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The field of psychiatric rehabilitation has seen a paradigm shift in its perceptions of symptom reduction, recovery, and restoration of personal-growth and -development. Recovery is subjective in nature, as no two individuals achieve identical rehabilitation outcomes; the process is dynamic and influenced by an array of personal and environmental factors, all of which can facilitate a deeply personal, unique progression that changes one's attitudes, values, feelings, goals, skills, and roles. The concept of positive psychology is relevant to the perception from mental illness. Positive psychology seeks to understand what makes life worth living and encourages the use of mental strengths that reside in every human to confront challenges and create meaningful life experiences. Among the constructs of positive psychology, hope is one the most important concerning recovery, as it is directly tied to whether one believes that one's recovery is feasible. Having a sense of hope can enhance one's motivation to engage in the recovery process. The application of positive psychology, especially the concept of hope and recovery-oriented interventions in real-life rehabilitation settings can enormously benefit the well-being of people with mental illness. Keywords: psychiatric rehabilitation, positive psychology, recovery, hope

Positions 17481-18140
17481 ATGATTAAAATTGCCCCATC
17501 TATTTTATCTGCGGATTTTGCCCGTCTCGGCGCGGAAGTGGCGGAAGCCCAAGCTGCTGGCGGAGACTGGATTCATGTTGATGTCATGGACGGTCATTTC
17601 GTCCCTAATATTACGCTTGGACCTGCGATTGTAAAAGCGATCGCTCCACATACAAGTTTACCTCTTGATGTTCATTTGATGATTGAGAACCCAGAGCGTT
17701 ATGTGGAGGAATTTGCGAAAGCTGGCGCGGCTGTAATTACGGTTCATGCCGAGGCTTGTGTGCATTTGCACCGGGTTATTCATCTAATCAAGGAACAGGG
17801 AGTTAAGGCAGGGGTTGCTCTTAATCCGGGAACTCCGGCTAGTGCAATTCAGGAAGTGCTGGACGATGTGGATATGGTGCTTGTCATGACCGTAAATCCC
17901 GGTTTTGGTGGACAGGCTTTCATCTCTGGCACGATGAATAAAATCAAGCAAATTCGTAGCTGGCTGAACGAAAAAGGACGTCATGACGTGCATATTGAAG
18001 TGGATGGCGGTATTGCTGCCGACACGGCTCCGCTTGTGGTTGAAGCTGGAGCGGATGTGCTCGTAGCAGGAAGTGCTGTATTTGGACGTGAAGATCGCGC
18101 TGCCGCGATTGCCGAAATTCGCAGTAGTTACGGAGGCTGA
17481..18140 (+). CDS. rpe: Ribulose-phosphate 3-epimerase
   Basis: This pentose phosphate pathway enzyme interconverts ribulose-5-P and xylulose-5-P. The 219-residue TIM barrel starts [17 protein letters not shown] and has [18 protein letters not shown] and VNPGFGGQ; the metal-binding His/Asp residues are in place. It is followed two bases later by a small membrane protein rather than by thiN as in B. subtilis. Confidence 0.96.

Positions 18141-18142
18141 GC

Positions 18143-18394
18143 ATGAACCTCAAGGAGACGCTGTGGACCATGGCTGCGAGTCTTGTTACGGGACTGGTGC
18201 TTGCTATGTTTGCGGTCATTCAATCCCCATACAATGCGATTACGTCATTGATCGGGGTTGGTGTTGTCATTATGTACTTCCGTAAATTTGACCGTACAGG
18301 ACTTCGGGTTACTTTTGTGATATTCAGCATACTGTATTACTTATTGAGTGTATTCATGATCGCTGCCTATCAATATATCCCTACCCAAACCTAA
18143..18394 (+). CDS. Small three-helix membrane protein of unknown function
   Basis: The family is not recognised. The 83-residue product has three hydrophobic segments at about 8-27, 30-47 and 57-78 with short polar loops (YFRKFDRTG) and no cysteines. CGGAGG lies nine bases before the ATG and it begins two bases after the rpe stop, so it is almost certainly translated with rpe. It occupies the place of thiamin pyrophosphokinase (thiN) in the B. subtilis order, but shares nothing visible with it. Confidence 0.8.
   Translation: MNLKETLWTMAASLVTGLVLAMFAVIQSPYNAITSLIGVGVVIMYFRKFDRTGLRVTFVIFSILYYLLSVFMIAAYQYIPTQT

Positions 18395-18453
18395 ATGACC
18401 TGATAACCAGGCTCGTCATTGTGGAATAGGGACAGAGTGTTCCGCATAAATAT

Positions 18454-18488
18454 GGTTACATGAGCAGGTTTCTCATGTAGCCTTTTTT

© Journal of Applied Rehabilitation Counseling. Original published version available at





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